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I've been going through the PR2 Kinematics tutorials, but using our own arm (http://www.ros.org/wiki/pr2_kinematics/Tutorials) and I've encountered a problem.

Using arm_kinematics (http://www.ros.org/wiki/arm_kinematics) in ROS C-Turtle, we're getting an Inverse Kinematics failed message.

I've also tried doing the forward-kinematics for an arbitrary robot pose, and then putting the result into the inverse kinematics request message. For some 'more complicated' poses (i.e. not very close to straight up) the inverse kinematics fails. For simple poses (close to straight up, all 0's) I can get a single inverse kinematic solution. The forward kinematics calculations look like they're all working correctly, however.

Any ideas of what I should look into?


Originally posted by John Hoare on ROS Answers with karma: 765 on 2011-07-11

Post score: 1

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2 Answers 2

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Are you filling in anything for the ik_seed_state?

FWIW, arm_kinematics was written because no generic IK solver existed for anything but the PR2. I acknowledge that it doesn't work in all situations, and welcome patches for my naive implementation of IK.


Originally posted by David Lu with karma: 10932 on 2011-07-11

This answer was ACCEPTED on the original site

Post score: 2


Original comments

Comment by John Hoare on 2011-07-12:
Okay, I'll make sure to change around the seed states, I was using all zeros because thats what the tutorial was using, and I was modifying the goal state from there.

Comment by dornhege on 2011-07-11:
Depending on the arm configuration all zeros is actually quite likely a very bad seed state as it is likely causing singularities.

Comment by Pi Robot on 2011-07-11:
I find that seeding with the current joint_state rather than all zeros can also help find a solution more often.

Comment by egiljones on 2011-07-11:
For the kdl solver (which is the base of arm_kinematics), yes, you may need to start with different seed state positions, as local minima may prevent the solver from converging for certain seed states. Adding iterations should potentially help as well.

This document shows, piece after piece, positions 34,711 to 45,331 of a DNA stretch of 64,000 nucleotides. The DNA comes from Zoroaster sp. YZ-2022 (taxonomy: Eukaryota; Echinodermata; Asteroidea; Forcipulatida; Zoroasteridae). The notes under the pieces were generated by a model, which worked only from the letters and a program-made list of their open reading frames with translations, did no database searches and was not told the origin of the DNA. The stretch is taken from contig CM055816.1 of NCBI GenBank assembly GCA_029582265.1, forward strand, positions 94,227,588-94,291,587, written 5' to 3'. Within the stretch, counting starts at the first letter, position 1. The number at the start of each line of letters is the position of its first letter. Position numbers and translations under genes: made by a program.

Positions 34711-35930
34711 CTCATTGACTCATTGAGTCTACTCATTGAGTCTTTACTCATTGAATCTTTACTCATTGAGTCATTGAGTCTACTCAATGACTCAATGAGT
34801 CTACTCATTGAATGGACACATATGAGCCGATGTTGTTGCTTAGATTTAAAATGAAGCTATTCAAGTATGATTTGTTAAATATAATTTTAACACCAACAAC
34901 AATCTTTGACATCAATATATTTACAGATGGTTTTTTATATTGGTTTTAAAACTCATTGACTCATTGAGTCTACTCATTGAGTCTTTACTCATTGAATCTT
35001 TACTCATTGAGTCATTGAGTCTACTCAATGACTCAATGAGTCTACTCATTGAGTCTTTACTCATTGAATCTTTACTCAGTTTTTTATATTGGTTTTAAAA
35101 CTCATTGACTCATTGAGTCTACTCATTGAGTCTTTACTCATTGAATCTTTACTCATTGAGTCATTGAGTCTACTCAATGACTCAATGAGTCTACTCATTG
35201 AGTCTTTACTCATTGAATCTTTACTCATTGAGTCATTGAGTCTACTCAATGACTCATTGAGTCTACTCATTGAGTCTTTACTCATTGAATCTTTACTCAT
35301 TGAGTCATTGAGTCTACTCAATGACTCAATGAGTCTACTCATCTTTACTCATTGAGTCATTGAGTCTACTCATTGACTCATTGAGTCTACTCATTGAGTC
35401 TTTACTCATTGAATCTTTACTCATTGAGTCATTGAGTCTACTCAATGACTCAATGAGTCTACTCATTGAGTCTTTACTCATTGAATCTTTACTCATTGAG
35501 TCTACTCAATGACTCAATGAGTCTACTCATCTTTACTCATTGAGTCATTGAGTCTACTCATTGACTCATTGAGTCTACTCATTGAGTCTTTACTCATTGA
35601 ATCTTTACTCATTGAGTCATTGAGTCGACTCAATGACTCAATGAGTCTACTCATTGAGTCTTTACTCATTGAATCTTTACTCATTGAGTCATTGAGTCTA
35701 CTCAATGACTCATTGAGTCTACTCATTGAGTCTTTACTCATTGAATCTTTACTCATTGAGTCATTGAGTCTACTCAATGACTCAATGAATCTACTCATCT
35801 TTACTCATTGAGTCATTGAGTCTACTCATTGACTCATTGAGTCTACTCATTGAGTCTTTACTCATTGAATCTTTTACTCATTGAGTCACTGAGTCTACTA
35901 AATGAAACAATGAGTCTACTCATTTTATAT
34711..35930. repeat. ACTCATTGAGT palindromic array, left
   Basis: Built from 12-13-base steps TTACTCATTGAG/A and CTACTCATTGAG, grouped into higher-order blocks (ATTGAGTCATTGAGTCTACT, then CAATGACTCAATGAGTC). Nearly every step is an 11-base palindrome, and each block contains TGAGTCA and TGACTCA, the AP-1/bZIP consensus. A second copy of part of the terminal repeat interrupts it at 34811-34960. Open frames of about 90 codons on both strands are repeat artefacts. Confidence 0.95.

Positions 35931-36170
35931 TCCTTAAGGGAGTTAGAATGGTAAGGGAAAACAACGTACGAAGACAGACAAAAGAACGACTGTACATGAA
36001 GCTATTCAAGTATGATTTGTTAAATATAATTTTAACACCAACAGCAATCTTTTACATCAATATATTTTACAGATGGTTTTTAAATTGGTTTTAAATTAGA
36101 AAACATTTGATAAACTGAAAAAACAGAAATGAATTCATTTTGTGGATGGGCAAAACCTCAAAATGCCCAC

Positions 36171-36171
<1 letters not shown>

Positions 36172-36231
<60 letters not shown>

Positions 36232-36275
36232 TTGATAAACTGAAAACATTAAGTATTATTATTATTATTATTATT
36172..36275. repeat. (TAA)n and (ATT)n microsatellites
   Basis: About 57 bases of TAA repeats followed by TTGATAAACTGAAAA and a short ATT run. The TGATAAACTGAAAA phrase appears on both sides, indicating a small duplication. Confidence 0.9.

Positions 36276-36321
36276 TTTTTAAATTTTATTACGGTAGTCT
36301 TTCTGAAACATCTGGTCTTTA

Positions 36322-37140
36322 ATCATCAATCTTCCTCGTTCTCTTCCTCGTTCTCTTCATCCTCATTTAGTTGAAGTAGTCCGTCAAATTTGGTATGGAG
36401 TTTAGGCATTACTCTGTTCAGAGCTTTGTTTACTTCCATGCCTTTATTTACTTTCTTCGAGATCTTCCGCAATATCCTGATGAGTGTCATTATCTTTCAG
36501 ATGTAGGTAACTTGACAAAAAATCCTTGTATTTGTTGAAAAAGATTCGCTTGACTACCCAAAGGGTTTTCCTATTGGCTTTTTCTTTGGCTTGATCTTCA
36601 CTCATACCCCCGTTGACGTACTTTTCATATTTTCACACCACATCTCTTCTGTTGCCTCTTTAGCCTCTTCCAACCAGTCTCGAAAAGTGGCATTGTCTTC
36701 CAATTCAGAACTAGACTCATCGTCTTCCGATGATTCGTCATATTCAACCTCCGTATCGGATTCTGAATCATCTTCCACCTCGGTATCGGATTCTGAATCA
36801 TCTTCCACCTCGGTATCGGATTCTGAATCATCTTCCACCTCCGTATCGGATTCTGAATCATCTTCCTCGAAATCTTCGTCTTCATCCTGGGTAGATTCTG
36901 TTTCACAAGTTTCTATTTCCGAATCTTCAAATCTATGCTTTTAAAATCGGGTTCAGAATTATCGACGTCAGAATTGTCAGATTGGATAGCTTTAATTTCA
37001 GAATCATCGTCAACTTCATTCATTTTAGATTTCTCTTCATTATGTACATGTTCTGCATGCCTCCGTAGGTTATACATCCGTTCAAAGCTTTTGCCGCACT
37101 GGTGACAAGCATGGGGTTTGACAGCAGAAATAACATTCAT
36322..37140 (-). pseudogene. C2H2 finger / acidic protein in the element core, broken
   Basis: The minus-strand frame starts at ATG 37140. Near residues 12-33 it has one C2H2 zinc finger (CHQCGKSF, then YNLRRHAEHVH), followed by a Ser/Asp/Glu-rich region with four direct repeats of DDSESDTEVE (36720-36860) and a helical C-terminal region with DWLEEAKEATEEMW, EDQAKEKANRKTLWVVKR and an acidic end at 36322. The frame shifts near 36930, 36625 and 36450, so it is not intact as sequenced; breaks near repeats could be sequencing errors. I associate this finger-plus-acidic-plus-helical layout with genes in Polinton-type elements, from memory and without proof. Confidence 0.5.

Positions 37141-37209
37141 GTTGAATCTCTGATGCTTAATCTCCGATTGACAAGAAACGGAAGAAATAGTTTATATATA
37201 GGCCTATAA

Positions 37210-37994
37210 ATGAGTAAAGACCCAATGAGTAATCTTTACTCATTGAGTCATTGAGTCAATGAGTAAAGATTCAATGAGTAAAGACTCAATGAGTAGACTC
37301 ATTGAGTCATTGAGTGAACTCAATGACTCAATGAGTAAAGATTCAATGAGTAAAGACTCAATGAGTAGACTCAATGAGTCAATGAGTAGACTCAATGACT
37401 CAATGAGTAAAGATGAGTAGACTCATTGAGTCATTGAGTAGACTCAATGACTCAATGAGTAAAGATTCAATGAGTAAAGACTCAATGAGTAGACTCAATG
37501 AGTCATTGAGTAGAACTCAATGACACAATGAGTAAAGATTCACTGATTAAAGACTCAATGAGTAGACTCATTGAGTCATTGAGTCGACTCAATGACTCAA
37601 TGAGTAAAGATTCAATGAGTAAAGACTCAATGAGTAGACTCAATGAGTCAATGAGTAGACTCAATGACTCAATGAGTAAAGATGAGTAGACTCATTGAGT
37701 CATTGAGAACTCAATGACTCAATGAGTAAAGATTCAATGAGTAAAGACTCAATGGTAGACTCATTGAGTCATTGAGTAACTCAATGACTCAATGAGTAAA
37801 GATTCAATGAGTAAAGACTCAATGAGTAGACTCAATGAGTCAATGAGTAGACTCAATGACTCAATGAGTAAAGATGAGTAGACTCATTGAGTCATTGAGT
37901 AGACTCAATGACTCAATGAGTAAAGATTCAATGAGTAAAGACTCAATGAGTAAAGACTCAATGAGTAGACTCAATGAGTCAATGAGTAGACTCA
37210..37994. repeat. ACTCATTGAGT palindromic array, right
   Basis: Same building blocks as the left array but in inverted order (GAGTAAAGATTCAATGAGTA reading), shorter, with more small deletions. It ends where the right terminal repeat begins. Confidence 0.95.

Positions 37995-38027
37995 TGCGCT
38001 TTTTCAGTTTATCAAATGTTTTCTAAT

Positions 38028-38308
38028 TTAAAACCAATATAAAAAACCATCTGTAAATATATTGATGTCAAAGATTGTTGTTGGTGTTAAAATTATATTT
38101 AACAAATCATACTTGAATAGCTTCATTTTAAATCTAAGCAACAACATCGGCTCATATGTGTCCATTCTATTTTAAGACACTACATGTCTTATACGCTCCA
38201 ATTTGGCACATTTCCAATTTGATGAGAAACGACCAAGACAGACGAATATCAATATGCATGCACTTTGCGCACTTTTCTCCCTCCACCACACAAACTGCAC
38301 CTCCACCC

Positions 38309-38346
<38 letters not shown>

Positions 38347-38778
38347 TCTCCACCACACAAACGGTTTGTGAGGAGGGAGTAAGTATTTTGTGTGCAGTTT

Comment by John Hoare on 2011-07-11:
Is the general approach to generate random configurations and try multiple times?

Comment by Sachin Chitta on 2011-07-11:
Try changing the seed state to not be all zeros. Use a random state (within joint limits). arm_kinematics uses a numerical solver unlike the pr2_arm_kinematics which uses a custom analytical solution. Numerical solvers can be very dependent on the initial seed choice.

Comment by John Hoare on 2011-07-11:
After changing the maxIterations, the search goes on for longer, but it still does not seem to find a solution.

Comment by arebgun on 2011-07-11:
Changing the number of iterations didn't help either?

Comment by John Hoare on 2011-07-11:
I am, and it was all Zeros, like in the tutorial. I'm able to find solutions to close to this, so I believe its probably a case of the solver timing out. However, I have a timeout of 10 seconds set, and its telling me no solution exists well before then.

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Did you try increasing the number of iterations or increasing the timeout value? It might be that it's timing out or reaching iteration limit before finding any IK solution.

To change the maximum number of iterations of the IK solver, set maxIterations parameter of arm_kinematics node to some value:

<node pkg="arm_kinematics" type="arm_kinematics" name="arm_kinematics" >
    <param name="maxIterations" value="5000" />
</node>

Originally posted by arebgun with karma: 2121 on 2011-07-11

This answer was NOT ACCEPTED on the original site

Post score: 2


Original comments

Comment by arebgun on 2011-07-11:
It's the maxIterations parameter of the arm_kinematics node, you have to do it when launching the node.

Comment by John Hoare on 2011-07-11:
I can't see an iteration limit in the request message. I do see a timeout, and I give it 10 seconds, but it returns no found positions before that.

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